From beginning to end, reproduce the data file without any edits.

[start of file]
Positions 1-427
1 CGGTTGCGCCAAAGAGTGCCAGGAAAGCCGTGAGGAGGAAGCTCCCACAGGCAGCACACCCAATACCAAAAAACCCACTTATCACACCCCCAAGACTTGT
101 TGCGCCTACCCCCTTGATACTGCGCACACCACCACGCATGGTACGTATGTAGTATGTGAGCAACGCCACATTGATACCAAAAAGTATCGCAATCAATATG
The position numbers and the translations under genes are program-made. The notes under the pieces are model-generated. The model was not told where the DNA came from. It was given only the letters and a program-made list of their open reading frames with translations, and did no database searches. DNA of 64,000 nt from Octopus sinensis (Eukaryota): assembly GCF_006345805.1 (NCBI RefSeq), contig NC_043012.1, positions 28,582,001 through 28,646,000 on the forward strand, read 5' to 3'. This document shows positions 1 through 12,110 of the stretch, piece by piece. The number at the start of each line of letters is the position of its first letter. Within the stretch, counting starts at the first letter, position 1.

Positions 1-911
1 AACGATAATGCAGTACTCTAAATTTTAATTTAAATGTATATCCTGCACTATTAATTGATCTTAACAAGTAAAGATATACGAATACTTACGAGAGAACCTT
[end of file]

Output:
Positions 1-427
1 CGGTTGCGCCAAAGAGTGCCAGGAAAGCCGTGAGGAGGAAGCTCCCACAGGCAGCACACCCAATACCAAAAAACCCACTTATCACACCCCCAAGACTTGT
101 TGCGCCTACCCCCTTGATACTGCGCACACCACCACGCATGGTACGTATGTAGTATGTGAGCAACGCCACATTGATACCAAAAAGTATCGCAATCAATATG
The position numbers and the translations under genes are program-made. The notes under the pieces are model-generated. The model was not told where the DNA came from. It was given only the letters and a program-made list of their open reading frames with translations, and did no database searches. DNA of 64,000 nt from Octopus sinensis (Eukaryota): assembly GCF_006345805.1 (NCBI RefSeq), contig NC_043012.1, positions 28,582,001 through 28,646,000 on the forward strand, read 5' to 3'. This document shows positions 1 through 12,110 of the stretch, piece by piece. The number at the start of each line of letters is the position of its first letter. Within the stretch, counting starts at the first letter, position 1.

Positions 1-911
1 AACGATAATGCAGTACTCTAAATTTTAATTTAAATGTATATCCTGCACTATTAATTGATCTTAACAAGTAAAGATATACGAATACTTACGAGAGAACCTT